Meet Me There sees Ada and Cal trekking back to Ada’s hometown at the behest of their couple’s therapist. Ada is seeking closure for some sort of trauma from her past that hinders her ability to be intimate with Cal. The moment they pull into town, the pair are harassed by the locals and even find Ada’s family to be somewhat off-putting. As she searches for closure, Ada finds more questions than answers. And she and Cal quickly realize that their very existence is in jeopardy if they don’t head back from where they came.
Meet Me There is the kind of film one must allow to sink in before passing judgment. It stayed with me for a while after watching it and I didn’t form a concrete opinion until I had taken some time to mull it over and weigh the picture’s collective merits.
Though Meet Me There is easily identifiable as a micro-budget flick it makes the most of its limited budgetary funds. In spite of the fact that this film looks like it was shot on a flip cam and most of the dialogue sounds like it was looped in post, director Lex Lybrand is able to work with his talented cast to bring their characters to life in a mostly convincing and ultimately endearing way. Meet Me There marks Lybrand’s sophomore feature film directorial effort but it is helmed with an ease that belies his lack of time behind the lens.
Lybrand directed Meet Me There from a script penned by first time screenwriters Brandon Stroud and Destiny D. Talley. The pair have put together a screenplay that while occasionally derivative of superior films, it still packs plenty of punches.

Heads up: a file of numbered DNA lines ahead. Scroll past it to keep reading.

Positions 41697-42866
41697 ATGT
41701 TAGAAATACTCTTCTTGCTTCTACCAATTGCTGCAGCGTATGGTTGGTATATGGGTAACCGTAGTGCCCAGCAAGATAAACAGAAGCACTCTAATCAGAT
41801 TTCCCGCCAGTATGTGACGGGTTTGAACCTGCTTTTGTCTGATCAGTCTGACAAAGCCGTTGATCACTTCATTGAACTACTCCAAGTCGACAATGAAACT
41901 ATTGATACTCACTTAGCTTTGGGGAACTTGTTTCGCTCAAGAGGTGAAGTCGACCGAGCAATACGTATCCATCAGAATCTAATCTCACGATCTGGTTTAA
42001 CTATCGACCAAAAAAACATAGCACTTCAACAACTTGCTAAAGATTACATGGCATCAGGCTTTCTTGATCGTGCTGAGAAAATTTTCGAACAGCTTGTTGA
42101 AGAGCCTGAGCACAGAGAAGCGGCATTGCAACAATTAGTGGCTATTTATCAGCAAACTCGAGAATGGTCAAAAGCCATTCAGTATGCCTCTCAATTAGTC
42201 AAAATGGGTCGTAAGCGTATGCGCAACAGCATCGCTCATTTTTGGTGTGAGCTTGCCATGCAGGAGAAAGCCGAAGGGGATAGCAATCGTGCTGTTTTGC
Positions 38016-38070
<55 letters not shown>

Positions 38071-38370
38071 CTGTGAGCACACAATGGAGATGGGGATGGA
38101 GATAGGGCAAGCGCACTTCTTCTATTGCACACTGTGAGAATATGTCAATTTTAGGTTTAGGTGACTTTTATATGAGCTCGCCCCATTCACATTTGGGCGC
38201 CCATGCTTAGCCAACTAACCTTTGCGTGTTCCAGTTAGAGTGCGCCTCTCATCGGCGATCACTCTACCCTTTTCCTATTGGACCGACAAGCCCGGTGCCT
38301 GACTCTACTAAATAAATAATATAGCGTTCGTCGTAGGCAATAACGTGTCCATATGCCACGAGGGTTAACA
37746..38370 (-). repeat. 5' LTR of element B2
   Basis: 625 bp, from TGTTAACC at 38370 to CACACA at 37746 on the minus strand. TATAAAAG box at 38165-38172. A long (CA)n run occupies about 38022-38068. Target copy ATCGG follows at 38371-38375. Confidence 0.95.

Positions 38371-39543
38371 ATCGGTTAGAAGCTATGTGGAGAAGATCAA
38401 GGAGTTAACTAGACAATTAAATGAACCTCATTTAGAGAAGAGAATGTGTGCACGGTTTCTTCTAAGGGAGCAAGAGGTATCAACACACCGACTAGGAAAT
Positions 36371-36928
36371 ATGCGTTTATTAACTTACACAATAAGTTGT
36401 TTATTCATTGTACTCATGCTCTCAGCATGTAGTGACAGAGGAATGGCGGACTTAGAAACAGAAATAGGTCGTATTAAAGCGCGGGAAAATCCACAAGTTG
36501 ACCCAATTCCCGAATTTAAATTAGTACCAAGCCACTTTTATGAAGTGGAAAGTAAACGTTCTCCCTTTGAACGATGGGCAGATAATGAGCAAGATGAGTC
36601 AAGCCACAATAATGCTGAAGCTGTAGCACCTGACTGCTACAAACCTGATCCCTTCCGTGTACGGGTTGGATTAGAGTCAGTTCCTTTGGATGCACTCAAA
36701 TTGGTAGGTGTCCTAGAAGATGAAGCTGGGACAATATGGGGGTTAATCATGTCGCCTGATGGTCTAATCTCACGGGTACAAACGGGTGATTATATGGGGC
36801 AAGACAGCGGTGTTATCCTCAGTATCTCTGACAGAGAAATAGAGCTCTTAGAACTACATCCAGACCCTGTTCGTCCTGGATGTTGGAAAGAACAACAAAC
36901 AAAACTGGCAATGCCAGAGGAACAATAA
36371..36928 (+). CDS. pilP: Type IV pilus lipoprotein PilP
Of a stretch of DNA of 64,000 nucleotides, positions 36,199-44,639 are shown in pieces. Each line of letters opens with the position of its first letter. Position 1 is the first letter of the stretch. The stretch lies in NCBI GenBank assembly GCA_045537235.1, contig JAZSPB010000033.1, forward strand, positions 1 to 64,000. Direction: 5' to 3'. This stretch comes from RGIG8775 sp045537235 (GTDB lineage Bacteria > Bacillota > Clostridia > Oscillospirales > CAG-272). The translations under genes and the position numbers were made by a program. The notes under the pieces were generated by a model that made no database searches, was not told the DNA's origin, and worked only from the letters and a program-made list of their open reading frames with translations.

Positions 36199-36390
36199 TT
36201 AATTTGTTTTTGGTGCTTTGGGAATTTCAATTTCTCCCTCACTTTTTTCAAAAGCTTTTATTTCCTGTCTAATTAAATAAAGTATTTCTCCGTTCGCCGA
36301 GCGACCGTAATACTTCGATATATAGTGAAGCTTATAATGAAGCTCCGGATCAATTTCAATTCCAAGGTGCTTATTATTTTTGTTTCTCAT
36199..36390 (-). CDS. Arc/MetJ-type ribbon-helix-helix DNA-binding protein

The film is deliberately paced. But what justifies that is the well developed characters with an endearing relationship that viewers will cherish. Slow burn works when the characters are likable and easy to spend time with. And Meet Me There introduces viewers to two very likable leads.
Newcomer Michael Foulk is excellent as Ada’s extremely supportive hipster boyfriend Calvin. He is an average guy with whom most viewers should be easily be able to relate. Lisa Friedrich is surprisingly competent in her feature film debut. She convincingly portrays a young woman badly damaged by her past and desperately searching for answers.
What bothered me about the film is that when all is said and done, it leaves too much to the imagination. I enjoy a picture that leaves some unanswered questions – for example, Kill List – but Meet Me There provides even less backstory on certain pivotal goings on than Kill List. But I am willing to pardon the film’s secrecy as it does a solid job of keeping its audience entertained and curious as to where the final act will leave our leads.
My other primary complaint with the current cut of Meet Me There – this is a rough cut, so it may change before the film is released commercially – is that there are a couple of scenes that bear little to no impact on the final outcome of the film. The sequence where Cal first stops at a filling station and encounters a young man that suggests they’ve met before could have been safely cut from the film with no foreseeable detriment to its outcome. There are a couple of other scenes that read as entirely extraneous as well.
Ultimately, I recommend you checking out Meet Me There. If you are fond of films like The House of the Devil or Kill List there is a high probability that you will enjoy this title.
Meet Me There is now touring the festival circuit. No word has been released in regard to stateside distribtuion but we will keep you in the loop as new developments are announced.
WICKED RATING: 6.5/10 [usr 6.5]
IMDb Rating: IMDb
Director(s): Lex Lybrand
Writer(s): Brandon Stroud, Destiny D Talley
Stars: Lisa Friedrich, Micheal Foulk, Dustin Runnels
Length: 93 Minutes
Sub-Genre: Backwoods Horror